Any of these ring a bell?
- Rage the kind that encourages you scream and then burst into tears
- Abdominal bloating like you’ve just eaten an elephant
- Breast tenderness
- Fluid retention
- Jackhammer headaches
- A mood that is the lowest you have ever felt
- Nausea “Just to top it off”
If so this portrayal probably lacks humour. That’s because PMS isn’t funny at all, particularly if you are the sufferer.
For so many women PMS (or premenstrual syndrome) is considered normal or something “I just have to deal with”. There are some who find it a manageable inconvenience. But for others it can be a debilitating, traumatic ordeal that lasts for days. And many women may experience something in between. Chinese medicine considers any adverse symptom as a sign that the body is not operating as it should. So in Chinese medicine terms, relief from PMS – at whatever level – is a more than reasonable request. First let’s look at what we really mean by the term ‘PMS’, then consider some alternatives to just coping with it.
What is PMS?
Premenstrual syndrome , PMS, or sometimes known as Premenstrual tension, PMT’ is a wise range range of symptoms that occur prior to the period or menses. It can include one or many of the symptoms below. Chinese medicine views PMS as a failure of the body to perform it’s role correctly. Symptoms are often associated with an imbalance of hormones due to Liver detoxification not functioning effectively, poor circulation to the uterus and ovaries, high systemic inflammation and fluctuations in neurotransmitters in the brain.
What are the symptoms of PMS?
- Abdominal bloating
- Low back pain
- Mental confusion or fogginess
- Poor concentration
- Reduced self esteem or confidence
- Bouts of anger or rage
- Rapid mood swings
- Emotional sensitivity, teary
- Reduced libido
- Food cravings, particularly carbohydrates
- Fluid retention
- Breast tenderness and swelling
- Insomnia or increased desire to sleep
PMS has no specific tests for diagnosis apart from the symptoms.
What causes PMS?
The cause from a western perspective is not known however there are factors that are seen to contribute to the severity and duration of the symptoms. These include heightened stress, high inflammatory diet, increased weight, smoking, alcohol consumption and caffeine intake to name a few.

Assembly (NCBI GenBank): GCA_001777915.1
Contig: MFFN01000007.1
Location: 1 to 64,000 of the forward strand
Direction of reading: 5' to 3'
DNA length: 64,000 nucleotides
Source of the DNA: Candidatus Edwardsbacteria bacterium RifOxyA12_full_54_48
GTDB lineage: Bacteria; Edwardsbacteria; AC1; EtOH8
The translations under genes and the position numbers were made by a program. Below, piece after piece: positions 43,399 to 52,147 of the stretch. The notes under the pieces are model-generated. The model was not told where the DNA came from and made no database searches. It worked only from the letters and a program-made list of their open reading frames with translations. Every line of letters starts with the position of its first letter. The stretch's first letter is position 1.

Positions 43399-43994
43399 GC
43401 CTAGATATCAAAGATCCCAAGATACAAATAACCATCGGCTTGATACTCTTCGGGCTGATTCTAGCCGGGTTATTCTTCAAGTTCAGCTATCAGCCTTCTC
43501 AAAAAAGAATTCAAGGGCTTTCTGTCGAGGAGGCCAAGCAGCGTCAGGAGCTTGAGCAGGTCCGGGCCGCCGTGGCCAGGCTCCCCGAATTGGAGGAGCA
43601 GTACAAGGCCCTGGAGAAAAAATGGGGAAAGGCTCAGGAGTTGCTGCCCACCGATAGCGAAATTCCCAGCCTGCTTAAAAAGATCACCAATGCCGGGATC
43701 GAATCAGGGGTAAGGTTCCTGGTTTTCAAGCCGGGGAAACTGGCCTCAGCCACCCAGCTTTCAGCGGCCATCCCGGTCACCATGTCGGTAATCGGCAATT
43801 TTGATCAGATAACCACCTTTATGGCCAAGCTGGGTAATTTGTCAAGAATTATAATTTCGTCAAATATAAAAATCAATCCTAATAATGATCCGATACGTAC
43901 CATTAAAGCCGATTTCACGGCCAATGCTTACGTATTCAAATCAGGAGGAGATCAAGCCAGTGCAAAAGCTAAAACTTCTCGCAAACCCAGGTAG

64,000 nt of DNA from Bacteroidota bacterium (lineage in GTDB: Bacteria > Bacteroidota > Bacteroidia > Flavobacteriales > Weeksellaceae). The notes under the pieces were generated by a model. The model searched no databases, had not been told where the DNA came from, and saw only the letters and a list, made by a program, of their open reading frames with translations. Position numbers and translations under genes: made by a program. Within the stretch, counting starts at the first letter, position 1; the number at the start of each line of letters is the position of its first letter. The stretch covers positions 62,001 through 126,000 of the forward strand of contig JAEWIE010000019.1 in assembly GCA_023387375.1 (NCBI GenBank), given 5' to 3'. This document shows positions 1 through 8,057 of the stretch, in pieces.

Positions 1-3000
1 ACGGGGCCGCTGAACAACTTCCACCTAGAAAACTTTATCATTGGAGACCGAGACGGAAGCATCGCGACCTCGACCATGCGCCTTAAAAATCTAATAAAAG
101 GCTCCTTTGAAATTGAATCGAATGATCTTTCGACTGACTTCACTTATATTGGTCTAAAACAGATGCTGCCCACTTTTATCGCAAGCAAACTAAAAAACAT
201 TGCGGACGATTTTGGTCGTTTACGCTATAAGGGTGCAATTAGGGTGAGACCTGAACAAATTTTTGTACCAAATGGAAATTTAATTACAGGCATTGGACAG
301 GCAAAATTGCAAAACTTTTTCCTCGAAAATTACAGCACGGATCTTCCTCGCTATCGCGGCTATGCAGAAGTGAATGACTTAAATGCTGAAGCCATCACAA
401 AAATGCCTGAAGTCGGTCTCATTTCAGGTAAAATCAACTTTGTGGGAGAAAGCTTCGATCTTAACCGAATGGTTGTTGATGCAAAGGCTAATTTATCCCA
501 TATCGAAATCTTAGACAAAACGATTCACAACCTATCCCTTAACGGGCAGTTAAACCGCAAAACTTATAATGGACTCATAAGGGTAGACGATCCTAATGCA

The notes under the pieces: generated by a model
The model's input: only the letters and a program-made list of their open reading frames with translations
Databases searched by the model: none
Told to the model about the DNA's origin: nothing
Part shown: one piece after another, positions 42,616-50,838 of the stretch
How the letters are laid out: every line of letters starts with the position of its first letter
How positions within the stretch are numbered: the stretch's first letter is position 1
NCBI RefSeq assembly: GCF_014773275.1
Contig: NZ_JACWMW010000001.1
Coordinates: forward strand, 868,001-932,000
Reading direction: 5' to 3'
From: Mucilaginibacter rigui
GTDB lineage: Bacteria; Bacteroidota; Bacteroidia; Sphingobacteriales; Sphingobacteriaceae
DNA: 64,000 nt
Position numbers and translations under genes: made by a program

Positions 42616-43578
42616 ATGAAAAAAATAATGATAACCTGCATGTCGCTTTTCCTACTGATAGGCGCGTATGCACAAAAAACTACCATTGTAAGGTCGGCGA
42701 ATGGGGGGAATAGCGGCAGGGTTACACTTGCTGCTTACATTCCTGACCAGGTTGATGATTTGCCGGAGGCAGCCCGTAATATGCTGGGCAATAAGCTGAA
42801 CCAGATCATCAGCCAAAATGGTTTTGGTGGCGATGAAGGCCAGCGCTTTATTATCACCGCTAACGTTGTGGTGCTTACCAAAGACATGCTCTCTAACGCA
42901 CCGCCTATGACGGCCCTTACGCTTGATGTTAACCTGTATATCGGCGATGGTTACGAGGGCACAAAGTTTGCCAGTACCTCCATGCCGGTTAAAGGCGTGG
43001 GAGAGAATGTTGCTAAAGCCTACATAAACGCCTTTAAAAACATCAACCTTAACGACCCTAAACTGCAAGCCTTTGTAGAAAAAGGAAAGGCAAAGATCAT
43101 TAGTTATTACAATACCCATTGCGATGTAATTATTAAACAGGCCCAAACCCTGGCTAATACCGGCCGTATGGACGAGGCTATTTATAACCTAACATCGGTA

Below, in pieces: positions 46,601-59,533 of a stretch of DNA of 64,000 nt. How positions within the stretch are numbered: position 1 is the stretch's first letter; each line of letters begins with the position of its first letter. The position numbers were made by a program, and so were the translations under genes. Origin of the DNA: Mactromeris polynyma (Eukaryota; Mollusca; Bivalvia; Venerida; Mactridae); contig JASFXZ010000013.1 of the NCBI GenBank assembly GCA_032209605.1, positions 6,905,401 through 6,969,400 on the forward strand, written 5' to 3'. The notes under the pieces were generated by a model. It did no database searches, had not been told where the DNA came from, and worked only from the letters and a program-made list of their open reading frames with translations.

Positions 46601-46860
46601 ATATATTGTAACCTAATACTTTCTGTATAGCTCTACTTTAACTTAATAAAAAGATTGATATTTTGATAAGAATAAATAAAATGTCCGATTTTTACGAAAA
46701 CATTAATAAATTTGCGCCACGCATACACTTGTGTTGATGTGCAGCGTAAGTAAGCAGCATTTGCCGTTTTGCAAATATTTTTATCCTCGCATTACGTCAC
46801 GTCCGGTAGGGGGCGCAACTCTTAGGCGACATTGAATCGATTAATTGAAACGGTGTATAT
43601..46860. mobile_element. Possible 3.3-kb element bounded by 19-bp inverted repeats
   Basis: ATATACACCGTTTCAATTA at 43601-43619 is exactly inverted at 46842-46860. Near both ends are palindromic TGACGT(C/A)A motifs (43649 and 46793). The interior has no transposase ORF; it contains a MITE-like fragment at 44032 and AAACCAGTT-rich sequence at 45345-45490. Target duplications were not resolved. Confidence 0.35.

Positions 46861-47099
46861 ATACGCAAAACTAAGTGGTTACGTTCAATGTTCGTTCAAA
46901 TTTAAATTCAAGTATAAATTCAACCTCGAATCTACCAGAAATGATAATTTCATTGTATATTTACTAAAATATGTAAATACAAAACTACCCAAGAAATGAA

In Chinese medicine terms PMS can be broken up into a range of different pathologies depending on the symptoms. The important thing to note is that these pathologies were identified and named several thousand years ago. In our western society they may seem strange. Just think of them as a way of explaining what is going on. In general premenstrual syndrome is seen as the function of the uterus and ovaries not operating as they should.
Different pathologies may include:
- Stagnation indication by pain, constipation, depression or mood swings
- Damp which can result in fluid retention, diarrhoea, poor mental clarity and depression
- Deficiency leading to fatigue, decreased libido, low motivation and depression
What can you do to help with PMS?
- Diet – yes that old chestnut. Diets high in sugar and processed foods put far more load on our bodies and ensure distressing symptoms are more likely to continue. A diet high in fresh vegetables, lean protein and low carbohydrates keeps inflammation to a minimum reducing premenstrual and menstrual symptoms. Check here for some useful recipes.
- Exercise – While it may seem like the last thing you want to be doing exercise can help in improve symptoms of PMS in many ways. By keeping our cardiovascular system in good health a positive blood supply to the uterus is more likely reducing the likelihood of clots and stagnation. Exercise also helps to reduce nervous system excitability helping to relieve emotional symptoms. Endorphins are released during exercise and help to reduce pain while also creating a more positive mindset.
- Acupuncture – The most recent systematic review in 2016 (1, 2) suggests the research to date while showing promise is unclear as to the effectiveness of acupuncture in the treatment of PMS.
- Chinese herbal medicine – A meta-analysis 8 acupuncture and 11 herbal medicine studies (3) revealed a success rate of 50% or greater for the reduction of PMS and premenstrual dysphoric disorder (PMDD). A more recent study suggested herbal medicine had a positive effect on PMS symptoms of fatigue, insomnia, back pain, anxiety, mood swings, irritability and depression (4).
Can a different kind of normal be better than the current one? Looking for support with women’s’ health in Newcastle?
- Jang SH, Kim DI, Choi MS. Effects and treatment methods of acupuncture and herbal medicine for premenstrual syndrome/premenstrual dysphoric disorder: systematic review. BMC Complement Altern Med. 2014;14:11.
- Hofmeister S, Bodden S. Premenstrual Syndrome and Premenstrual Dysphoric Disorder. Am Fam Physician. 2016 Aug 1;94(3):236-40.
- Chou PB, Morse CA, Xu H: A controlled trial of Chinese herbal medicine for premenstrual syndrome. J Psychosom Obstet Gynaecol 2008, 29(3):185-192.
- Jang, Su Hee, Dong Il Kim, and Min-Sun Choi. “Effects and treatment methods of acupuncture and herbal medicine for premenstrual syndrome/premenstrual dysphoric disorder: systematic review.” BMC complementary and alternative medicine 14, no. 1 (2014): 11.
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